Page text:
Part of the allure of the event, even in these challenging times, is the prospect of winning it all. Both men have cherished that very experience for their nation. And, as you might expect, with that comes immense pride and perspective.
“You’re proud of the job you’ve done but I always try to stay humble,” St-Louis, a member of the last year’s Championship squad, proclaims. “I’m a small part of this operation. It all falls back to the players. It’s a big sense of pride.”
“It’s the pride of being Canadian, proud of being part of the QMJHL, but even more than that, you’re proud to be an Elliott,” Kevin, a winner in 2018, adds. “There’s nothing more gratifying than calling your family after you’ve won and hearing the excitement in their voice because you know that they weren’t there but (at the same time) they were there.”
With St-Louis and Elliott entrenched in their roles both in the QMJHL and with Team Canada, there are not enough words to describe their typical day on the job. It’s not an exaggeration to say both wear more hats that can be found at your average souvenir stand.
To their coaches in the QMJHL, they are, quite literally, everything.
“What Brian brings is more than just being an Equipment Manager,” Drakkar Head Coach JF Gregoire explains. “He’s also a father. He’s got two sons playing hockey, so he’s good all around in the room and with the kids.”
“He’s resilient,” Gregoire continues. “Whenever we have to make changes, he stays calm about it and it keeps the rest of us calm. He’s taking care of so much stuff off the ice that allows me to focus on the team. He’s on the details. Players know if they need something, they’re going to get it.”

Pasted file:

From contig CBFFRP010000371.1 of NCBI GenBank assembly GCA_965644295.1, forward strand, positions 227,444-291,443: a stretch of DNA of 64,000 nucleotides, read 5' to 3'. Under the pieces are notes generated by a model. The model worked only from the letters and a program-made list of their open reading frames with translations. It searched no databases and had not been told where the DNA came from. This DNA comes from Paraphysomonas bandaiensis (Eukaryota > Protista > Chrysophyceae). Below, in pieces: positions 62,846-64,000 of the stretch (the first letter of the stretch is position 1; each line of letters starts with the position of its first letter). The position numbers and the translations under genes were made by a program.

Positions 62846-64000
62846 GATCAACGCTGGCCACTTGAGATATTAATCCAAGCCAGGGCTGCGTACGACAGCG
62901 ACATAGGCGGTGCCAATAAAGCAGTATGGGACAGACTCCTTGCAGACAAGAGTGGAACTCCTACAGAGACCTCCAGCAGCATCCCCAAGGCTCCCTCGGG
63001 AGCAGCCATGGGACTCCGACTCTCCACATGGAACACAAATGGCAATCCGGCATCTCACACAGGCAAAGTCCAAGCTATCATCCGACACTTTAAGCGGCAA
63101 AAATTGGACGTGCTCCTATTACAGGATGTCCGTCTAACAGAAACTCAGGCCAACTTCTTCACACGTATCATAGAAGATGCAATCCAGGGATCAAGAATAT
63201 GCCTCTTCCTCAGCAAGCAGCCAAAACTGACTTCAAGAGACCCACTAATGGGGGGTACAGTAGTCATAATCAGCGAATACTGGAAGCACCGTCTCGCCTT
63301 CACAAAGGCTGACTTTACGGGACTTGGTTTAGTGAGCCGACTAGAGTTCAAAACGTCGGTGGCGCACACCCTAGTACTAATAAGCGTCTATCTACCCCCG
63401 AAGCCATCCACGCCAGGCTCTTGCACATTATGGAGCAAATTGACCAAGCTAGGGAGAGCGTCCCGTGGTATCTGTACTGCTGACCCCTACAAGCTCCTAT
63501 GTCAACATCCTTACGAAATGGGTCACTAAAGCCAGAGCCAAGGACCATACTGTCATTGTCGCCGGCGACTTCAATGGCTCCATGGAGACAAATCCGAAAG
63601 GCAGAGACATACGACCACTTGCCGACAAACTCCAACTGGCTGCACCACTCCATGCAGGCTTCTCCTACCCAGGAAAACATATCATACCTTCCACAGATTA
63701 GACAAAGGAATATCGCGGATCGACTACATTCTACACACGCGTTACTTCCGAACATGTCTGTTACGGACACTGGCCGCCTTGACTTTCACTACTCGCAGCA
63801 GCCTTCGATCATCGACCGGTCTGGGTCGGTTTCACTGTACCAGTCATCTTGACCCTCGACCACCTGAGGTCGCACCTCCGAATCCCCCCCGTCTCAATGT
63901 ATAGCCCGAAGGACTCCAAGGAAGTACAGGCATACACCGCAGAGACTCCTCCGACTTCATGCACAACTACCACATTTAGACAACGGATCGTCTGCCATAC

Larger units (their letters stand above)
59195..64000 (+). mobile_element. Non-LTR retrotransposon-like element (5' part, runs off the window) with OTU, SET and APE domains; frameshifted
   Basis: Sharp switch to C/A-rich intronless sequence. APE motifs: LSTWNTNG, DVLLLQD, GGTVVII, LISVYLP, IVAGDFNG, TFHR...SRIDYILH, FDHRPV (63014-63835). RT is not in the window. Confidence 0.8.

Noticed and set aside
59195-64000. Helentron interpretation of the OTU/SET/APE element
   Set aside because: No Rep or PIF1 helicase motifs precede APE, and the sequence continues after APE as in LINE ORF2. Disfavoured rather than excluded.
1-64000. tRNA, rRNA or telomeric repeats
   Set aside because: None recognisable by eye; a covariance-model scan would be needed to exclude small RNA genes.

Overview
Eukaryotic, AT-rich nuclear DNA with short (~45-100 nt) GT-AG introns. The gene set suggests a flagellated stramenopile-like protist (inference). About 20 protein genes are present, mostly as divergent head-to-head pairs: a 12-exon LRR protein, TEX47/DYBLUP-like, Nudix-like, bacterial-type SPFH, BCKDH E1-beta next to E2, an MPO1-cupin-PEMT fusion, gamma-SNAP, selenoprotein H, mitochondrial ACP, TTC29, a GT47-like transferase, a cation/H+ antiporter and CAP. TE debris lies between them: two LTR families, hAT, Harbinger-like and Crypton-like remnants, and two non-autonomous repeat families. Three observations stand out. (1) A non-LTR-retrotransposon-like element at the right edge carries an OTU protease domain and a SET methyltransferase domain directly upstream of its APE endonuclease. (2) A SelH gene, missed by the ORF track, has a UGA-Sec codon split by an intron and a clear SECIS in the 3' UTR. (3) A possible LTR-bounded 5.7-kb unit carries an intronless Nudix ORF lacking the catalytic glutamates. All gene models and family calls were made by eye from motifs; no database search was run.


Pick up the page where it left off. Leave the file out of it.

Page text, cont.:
Charlottetown Islanders Head Coach/GM Jim Hulton echoes those same thoughts about his Athletic Therapist.
“It’s a big role,” Hulton says. “You have to have a lot of trust. Bottom line is Kevin’s really, really good at what he does. Then, once you get to know his personality, you realize what an exceptional human being he is. His body of work stands for itself but Kev’s a really unique guy. He’s an absolute giver. He gives to all aspects in life. We’re really fortunate to have him.”
As high as that praise may be, it still doesn’t cover the value St-Louis and Elliott bring to their respective teams year in and year out.
“They’re both genuine people,” says Hulton, who has also worked with St-Louis internationally. “They love people first and foremost. They’re not necessarily a father figure for these kids, but an uncle. Someone they trust. The Equipment Managers and Trainers know a lot more about what’s going on in the room than the coaches do because there’s a real comfort level with the players.”
“It’s very reassuring for a coach to know that they’ve got a veteran hand guiding these kids. They end up having a big impact. I see it now when our players come back. They just swarm to Kevin”, Hulton remarks.
Just as it was when that first long-distance conversation was placed nearly two decades ago, look for both of these men to continue to go above and beyond the call.